Is this the end of free returns?

By 5th June 2019November 4th, 2019Digital Strategy, Ecommerce
Free returns

With the cost of return rates from eCommerce sales currently around double what they are in stores, it comes as no surprise that retailers are being forced to re think their strategy.

Customer expectations of next day delivery and free returns has had a bittersweet (albeit expected) effect on retailers pockets – driving online sales up to all time highs by providing minimal effort shopping. Yet the cost of returns, handling and packaging is estimated at triple the cost of sending it out in the first place.

So What are retailers doing about it?

In 2018, retail giants Amazon announced that they would start to implement lifetime bans for “serial returners” who repeatedly return their purchases using the free service provided.
Using analytics to collect data and track recurring patterns in customers accounts, Amazon will stop doing business with anyone they begin to lose money with (the return limit being undisclosed as of yet)

Asos controversially followed suit at the beginning of this month, in a bid to ensure a more ‘sustainable’ returns process, by blacklisting or even deactivating it’s customers accounts using a similar tactic. Customers’ money will not be withheld, rather they will be blocked from making any further purchases.
Claiming that many people were buying new outfits for the weekend, wearing items and returning them the following week, the crack down has had some unwelcome feedback from it’s most loyal of customers. Many have cited the inability to comment or review items as the main reason for returning. As a pure play retailer, Asos continues to receive criticism for it’s inconsistency in sizing, which in effect, results in many items being ordered in the wrong size. This in return yields a high rate of returns.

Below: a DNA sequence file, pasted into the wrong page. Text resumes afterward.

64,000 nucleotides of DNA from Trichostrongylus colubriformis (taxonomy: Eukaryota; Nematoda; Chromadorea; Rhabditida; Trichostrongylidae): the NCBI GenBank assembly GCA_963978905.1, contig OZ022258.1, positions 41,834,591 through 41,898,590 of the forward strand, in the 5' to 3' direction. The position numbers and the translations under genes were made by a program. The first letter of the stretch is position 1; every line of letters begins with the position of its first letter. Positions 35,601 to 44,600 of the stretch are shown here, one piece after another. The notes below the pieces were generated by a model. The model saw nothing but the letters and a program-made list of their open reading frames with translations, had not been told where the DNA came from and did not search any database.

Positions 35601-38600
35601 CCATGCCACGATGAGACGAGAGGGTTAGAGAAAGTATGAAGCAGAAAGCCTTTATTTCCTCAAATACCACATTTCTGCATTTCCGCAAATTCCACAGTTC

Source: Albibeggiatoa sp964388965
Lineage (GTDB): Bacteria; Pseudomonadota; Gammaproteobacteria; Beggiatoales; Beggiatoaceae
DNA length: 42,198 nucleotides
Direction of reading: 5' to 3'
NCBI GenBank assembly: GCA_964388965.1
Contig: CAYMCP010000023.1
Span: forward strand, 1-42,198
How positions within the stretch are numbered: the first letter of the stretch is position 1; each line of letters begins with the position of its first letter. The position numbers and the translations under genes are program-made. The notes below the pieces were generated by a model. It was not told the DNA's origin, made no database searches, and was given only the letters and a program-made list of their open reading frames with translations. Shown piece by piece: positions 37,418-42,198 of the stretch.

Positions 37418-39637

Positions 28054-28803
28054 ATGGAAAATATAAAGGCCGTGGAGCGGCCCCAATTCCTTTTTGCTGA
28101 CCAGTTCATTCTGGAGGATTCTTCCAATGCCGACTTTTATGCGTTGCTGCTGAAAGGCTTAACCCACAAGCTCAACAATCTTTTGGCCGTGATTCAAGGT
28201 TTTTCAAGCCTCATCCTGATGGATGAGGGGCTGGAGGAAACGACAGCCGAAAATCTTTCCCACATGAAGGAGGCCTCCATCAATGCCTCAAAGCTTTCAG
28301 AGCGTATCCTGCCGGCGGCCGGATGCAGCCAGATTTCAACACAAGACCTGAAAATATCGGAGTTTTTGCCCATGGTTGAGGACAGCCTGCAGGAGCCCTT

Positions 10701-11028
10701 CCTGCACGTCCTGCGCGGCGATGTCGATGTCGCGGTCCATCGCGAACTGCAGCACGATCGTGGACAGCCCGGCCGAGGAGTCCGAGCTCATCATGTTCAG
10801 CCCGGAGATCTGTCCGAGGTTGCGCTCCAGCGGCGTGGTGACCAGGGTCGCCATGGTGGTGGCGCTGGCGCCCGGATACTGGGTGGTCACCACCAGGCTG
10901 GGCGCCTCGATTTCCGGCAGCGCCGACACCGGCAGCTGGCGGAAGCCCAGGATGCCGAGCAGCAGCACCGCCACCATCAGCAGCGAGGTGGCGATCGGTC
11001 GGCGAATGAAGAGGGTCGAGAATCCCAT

The move comes as a potential risk to business as Asos lose the faith and trust of its customers.

What other tactics are being used?

Other companies have tried to tackle the issue in other, less drastic ways with H&M trialling a new policy that see’s customers in Canada unable to return online items in store- instead having to pay for their own postage.
The deterrent approach comes as a good mid-way compromise between mickey taking compulsive returners and total ostracisation, however the fence will fall down when a fault or discrepancy with an item lies with the retailer.

Want to know way more?

Our omnichannel retail software partners, Brightpearl have produced a full in-depth report around the issue which you can (and definitely should) view here.